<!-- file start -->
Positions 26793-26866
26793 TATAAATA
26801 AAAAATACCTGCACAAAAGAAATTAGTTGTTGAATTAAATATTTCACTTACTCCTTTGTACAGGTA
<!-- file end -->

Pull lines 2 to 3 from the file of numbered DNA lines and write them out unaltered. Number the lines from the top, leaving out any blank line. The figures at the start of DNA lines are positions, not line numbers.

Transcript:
26793 TATAAATA
26801 AAAAATACCTGCACAAAAGAAATTAGTTGTTGAATTAAATATTTCACTTACTCCTTTGTACAGGTA